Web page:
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MIT “Russian Doll” tech lands $7.9M international award to fight brain tumors

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MIT “Russian Doll” tech lands $7.9M international award to fight brain tumors

Tiny “Russian doll-like” particles that deliver multiple drugs to brain tumors, developed by researchers at MIT and funded by Cancer Research UK, are at the center of a new international collaboration.
Professor Paula Hammond from the Department of Chemical Engineering developed the nanoparticle technology, which will be used in an effort to treat glioblastoma — the most aggressive and deadly type of brain tumor.
Hammond will be working with Professor Michael Yaffe from the Department of Biological Engineering to determine the combinations of drugs placed within the particles, and the order and timing in which the drugs are released.
The nanoparticles — 1,000 times smaller than a human hair — are coated in a protein called transferrin, which helps them cross the blood-brain barrier. This is a membrane that keeps a tight check on anything trying to get in to the brain, including drugs.
Not only are the nanoparticles able to access hard-to-reach areas of the brain, they have also been designed to carry multiple cancer drugs at once by holding them inside layers, similarly to the way Russian dolls fit inside one another.
To make the nanoparticles even more effective, they will carry signals on their surface so that they are only taken up by brain tumor cells. This means that healthy cells should be left untouched, which will minimize the side effects of treatment.
The researchers, who are based at the Koch Institute for Integrative Cancer Research, are also working with Professor Forest White from the Department of Biological Engineering. The group are one of three international teams to have been given Cancer Research UK Brain Tumor Awards — in partnership with The Brain Tumour Charity — receiving $7.9 million of funding. The awards are designed to accelerate the pace of brain tumor research. Altogether, teams were awarded a total of $23 million.
Just last year, around 24,200 people in the United States were diagnosed with brain tumors. With around 17,500 deaths from brain tumors in the same year, survival remains tragically low.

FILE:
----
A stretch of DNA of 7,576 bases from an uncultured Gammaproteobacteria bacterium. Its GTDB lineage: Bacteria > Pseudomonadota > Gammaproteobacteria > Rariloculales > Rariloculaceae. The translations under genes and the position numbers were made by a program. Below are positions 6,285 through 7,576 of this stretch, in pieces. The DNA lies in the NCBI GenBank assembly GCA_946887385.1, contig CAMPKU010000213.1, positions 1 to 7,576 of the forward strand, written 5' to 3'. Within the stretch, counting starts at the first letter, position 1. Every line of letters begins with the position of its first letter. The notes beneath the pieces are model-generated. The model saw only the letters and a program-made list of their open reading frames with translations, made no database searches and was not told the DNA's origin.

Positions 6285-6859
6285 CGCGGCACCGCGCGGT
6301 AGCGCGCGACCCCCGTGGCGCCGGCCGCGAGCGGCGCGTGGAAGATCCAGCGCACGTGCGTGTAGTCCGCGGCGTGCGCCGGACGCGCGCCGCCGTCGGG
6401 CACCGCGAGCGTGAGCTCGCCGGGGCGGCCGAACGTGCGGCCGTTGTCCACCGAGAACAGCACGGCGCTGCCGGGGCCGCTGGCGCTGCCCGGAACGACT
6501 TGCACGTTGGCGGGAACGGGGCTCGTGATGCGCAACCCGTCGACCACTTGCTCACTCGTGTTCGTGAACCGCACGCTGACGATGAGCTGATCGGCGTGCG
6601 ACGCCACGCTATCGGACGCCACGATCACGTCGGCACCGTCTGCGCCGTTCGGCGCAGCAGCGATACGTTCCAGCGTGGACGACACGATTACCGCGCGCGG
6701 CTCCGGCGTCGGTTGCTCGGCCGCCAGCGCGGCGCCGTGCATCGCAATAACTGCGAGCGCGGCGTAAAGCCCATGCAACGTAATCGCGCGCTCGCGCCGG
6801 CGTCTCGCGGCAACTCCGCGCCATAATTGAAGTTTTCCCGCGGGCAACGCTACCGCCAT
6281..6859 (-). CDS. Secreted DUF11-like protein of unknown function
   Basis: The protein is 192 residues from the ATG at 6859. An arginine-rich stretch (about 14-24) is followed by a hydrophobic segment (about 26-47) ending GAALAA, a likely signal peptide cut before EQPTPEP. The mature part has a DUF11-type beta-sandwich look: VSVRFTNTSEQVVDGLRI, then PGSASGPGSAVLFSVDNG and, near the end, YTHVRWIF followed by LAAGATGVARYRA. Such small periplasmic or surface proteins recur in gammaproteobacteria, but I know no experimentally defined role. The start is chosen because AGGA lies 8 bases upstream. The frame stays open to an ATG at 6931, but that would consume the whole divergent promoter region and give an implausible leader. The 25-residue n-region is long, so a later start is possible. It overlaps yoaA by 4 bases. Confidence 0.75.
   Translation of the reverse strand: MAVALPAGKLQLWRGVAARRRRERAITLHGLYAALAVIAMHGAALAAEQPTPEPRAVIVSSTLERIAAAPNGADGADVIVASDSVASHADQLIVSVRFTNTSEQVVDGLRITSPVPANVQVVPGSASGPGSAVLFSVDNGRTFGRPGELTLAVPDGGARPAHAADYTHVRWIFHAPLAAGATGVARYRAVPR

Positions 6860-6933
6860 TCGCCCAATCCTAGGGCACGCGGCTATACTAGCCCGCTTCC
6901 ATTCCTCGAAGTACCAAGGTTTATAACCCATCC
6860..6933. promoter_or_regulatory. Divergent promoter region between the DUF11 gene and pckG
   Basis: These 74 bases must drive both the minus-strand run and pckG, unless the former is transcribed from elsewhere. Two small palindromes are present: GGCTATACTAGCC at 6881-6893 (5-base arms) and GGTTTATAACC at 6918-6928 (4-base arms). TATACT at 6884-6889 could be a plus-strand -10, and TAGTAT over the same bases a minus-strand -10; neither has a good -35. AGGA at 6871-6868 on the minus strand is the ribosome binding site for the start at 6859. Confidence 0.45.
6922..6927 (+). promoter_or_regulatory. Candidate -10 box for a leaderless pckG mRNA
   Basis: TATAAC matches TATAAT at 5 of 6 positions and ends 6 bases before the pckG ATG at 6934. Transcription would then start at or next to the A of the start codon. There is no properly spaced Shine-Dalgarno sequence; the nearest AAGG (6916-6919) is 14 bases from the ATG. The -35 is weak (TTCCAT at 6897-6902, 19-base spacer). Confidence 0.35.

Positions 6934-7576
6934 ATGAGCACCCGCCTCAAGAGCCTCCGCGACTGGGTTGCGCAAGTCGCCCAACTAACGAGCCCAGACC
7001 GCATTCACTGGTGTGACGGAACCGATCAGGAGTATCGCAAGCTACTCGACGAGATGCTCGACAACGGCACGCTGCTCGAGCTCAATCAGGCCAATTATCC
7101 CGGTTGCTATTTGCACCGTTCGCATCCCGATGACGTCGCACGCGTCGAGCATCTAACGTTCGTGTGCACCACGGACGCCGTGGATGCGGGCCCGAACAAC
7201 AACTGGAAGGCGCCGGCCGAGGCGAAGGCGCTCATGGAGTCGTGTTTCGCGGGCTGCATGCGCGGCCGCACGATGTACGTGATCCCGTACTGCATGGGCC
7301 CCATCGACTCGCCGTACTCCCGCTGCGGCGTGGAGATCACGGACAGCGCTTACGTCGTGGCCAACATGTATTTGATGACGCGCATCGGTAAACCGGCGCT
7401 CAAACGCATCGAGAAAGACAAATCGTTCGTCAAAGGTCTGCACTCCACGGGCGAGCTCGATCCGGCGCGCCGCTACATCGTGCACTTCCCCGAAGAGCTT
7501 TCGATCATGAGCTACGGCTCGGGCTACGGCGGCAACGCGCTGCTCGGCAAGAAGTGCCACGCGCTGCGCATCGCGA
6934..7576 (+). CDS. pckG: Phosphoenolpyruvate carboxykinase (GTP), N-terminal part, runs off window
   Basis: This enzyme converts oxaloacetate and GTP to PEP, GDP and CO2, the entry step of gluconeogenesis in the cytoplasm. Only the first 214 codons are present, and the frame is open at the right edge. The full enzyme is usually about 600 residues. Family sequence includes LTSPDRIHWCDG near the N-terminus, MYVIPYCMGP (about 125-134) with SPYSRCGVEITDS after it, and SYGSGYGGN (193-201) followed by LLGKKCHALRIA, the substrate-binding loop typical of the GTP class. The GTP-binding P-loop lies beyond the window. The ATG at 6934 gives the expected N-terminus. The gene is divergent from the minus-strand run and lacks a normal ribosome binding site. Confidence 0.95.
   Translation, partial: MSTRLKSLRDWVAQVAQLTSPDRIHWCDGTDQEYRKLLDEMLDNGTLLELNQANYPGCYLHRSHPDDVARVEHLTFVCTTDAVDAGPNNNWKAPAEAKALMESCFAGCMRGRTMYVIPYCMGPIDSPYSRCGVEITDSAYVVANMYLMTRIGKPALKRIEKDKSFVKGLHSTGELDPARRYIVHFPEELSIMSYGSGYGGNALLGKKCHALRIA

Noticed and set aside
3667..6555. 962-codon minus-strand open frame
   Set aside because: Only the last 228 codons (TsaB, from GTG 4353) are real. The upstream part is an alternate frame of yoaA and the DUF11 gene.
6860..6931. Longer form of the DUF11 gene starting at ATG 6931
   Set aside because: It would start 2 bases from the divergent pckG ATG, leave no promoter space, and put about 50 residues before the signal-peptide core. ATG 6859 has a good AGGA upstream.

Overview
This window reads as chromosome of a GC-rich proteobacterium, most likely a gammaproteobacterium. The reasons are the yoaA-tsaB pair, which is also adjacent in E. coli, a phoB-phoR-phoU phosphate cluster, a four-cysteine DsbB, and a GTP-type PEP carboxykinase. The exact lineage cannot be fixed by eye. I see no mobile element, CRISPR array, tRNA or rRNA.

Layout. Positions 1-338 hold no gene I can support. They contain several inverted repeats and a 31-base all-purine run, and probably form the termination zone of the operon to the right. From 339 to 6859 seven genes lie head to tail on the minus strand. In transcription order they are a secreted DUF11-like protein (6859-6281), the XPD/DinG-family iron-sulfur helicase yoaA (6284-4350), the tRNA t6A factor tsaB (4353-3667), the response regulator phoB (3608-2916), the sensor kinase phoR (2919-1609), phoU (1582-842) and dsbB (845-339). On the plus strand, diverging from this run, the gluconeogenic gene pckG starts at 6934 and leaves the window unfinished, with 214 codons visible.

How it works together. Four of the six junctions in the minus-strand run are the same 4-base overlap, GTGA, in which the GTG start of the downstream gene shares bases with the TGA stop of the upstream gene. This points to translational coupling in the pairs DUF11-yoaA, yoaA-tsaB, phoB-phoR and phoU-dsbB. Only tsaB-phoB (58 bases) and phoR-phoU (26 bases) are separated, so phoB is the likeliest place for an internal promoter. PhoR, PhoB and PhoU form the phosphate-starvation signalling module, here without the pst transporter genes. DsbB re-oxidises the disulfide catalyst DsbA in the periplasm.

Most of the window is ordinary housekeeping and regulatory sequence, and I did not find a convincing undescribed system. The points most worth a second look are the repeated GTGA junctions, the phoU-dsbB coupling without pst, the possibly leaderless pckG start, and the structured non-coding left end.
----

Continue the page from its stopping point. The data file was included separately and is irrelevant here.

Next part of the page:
Brain tumors represent one of the hardest types of cancer to treat because not enough is known about what starts and drives the disease, and current treatments are not effective enough.
The researchers from MIT will now work with teams in the U.K. and Europe to use the nanoparticles to carry multiple drug therapies to treat glioblastoma.
Early research carried out in the lab has already shown that nanoparticles loaded with two different drugs were able to shrink glioblastomas in mice. The team has also demonstrated that the nanoparticles can kill lymphoma cells grown in the lab, and they are also exploring their use in ovarian cancer.
The Cancer Research UK Brain Tumor Award will now allow the researchers and their collaborators to use different drug combinations to find the best parameters to tackle glioblastomas.
Drugs that have already been approved, as well as experimental drugs that have passed initial safety testing in people, will be used. Because of this, if an effective drug combination is found, the team won’t have to navigate the initial regulatory hurdles needed to get them into clinical testing, which could help get promising treatments to patients faster.
“Glioblastoma is particularly challenging because we want to get highly effective but toxic drug combinations safely across the blood-brain barrier, but also want our nanoparticles to avoid healthy brain cells and only target the cancer cells,” Hammond says. ”We are very excited about this alliance between the MIT Koch Institute and our colleagues in Edinburgh to address these critical challenges.”

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